# An object with a mass of #24 kg# is hanging from an axle with a radius of #14 m#. If the wheel attached to the axle has a radius of #16 m#, how much force must be applied to the wheel to keep the object from falling?

The force is

The load L=(24g)N#

Radius of axle

Radius of wheel

Taking moments about the center of the axle

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To find the force required to keep the object from falling, we need to calculate the torque exerted on the wheel by the hanging object. Torque is given by the formula:

Torque = Force × Distance

where Force is the force applied to the wheel and Distance is the distance from the point where the force is applied to the axis of rotation.

The distance from the axle to where the object is hanging is 14 m. The radius of the wheel is 16 m. Since the force is acting perpendicular to the radius of the wheel, the distance is the sum of the radii of the wheel and the axle.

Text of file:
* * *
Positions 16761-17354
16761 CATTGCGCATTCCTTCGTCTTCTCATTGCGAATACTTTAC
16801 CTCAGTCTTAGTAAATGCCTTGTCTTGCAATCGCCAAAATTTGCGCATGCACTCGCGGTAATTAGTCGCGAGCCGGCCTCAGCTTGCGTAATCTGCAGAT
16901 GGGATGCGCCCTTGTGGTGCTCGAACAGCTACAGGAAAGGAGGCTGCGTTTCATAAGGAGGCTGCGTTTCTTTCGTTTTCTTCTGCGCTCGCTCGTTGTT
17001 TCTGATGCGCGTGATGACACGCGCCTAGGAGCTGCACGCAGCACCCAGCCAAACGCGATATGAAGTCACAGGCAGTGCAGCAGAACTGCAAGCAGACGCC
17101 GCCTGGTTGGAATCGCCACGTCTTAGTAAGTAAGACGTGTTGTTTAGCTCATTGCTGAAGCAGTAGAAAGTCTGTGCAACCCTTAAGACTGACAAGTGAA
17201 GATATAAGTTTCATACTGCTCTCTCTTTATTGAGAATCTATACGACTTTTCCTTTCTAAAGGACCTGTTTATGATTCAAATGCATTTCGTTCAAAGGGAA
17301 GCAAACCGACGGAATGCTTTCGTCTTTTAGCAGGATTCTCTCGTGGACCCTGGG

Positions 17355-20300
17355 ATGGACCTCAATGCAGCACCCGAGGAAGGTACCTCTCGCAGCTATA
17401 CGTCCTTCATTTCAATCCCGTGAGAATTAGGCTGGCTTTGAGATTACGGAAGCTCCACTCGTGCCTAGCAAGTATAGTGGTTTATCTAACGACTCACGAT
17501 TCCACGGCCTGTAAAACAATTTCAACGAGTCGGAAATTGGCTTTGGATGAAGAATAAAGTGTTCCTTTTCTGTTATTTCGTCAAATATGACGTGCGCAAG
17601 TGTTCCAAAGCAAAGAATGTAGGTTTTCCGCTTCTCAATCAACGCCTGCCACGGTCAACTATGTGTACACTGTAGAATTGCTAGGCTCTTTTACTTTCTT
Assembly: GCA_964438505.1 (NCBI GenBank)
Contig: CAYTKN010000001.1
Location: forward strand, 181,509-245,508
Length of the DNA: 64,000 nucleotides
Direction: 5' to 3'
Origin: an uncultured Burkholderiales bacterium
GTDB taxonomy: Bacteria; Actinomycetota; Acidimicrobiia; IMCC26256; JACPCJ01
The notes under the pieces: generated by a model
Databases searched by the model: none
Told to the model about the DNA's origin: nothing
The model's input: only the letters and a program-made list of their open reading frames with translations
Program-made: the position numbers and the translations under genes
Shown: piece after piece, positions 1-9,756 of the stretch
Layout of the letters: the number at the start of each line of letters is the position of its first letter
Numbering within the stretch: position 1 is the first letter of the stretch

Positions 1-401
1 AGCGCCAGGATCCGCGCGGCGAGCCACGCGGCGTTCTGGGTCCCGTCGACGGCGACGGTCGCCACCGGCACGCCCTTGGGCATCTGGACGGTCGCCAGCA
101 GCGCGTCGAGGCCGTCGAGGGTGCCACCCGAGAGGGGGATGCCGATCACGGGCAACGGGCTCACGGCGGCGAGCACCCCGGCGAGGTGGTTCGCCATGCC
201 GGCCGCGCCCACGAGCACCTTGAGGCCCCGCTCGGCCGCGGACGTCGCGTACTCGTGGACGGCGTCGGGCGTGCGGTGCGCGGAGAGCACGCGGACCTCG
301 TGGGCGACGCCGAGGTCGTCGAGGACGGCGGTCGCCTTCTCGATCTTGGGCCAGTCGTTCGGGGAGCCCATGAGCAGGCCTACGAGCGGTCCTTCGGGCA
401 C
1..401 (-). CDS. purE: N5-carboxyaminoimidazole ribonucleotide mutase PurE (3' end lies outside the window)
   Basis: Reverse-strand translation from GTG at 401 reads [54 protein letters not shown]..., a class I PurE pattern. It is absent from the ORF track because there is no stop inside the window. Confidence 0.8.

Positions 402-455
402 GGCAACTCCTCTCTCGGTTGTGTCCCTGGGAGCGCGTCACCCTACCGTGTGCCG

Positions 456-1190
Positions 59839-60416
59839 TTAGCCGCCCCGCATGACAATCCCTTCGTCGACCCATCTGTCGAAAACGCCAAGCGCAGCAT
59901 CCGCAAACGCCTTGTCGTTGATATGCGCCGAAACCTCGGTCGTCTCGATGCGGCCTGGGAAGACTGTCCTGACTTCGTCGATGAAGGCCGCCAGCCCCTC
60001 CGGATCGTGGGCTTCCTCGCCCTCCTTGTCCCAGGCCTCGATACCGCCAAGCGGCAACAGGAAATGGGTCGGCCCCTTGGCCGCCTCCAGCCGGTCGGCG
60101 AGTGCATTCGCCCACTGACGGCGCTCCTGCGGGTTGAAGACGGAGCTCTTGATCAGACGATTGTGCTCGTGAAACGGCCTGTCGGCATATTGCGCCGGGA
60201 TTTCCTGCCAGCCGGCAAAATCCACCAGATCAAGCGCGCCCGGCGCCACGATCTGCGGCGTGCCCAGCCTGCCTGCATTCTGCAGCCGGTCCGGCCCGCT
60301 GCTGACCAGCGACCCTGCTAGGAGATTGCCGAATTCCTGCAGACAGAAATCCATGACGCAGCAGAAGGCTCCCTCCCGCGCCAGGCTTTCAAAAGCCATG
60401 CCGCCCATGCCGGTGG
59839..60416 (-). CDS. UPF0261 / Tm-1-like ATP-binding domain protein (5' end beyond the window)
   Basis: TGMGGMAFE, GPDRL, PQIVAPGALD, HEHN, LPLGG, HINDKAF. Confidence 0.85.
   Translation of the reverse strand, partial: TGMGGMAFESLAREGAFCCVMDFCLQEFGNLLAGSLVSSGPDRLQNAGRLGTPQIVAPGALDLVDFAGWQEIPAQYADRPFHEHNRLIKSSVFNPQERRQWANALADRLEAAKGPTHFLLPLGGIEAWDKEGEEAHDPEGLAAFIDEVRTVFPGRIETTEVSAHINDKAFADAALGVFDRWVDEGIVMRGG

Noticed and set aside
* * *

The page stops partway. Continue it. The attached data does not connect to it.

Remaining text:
So, Distance = 14 m + 16 m = 30 m

Now, we need to find the torque exerted by the hanging object. The force exerted by the object is equal to its weight, which is given by:

Force = Mass × Gravity

where Mass is the mass of the object and Gravity is the acceleration due to gravity.

Force = 24 kg × 9.8 m/s^2

Now, we can calculate the torque:

Torque = Force × Distance

Finally, we find the force required to keep the object from falling by rearranging the formula for torque:

Force = Torque / Distance

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When evaluating a one-sided limit, you need to be careful when a quantity is approaching zero since its sign is different depending on which way it is approaching zero from. Let us look at some examples.

When evaluating a one-sided limit, you need to be careful when a quantity is approaching zero since its sign is different depending on which way it is approaching zero from. Let us look at some examples.

When evaluating a one-sided limit, you need to be careful when a quantity is approaching zero since its sign is different depending on which way it is approaching zero from. Let us look at some examples.

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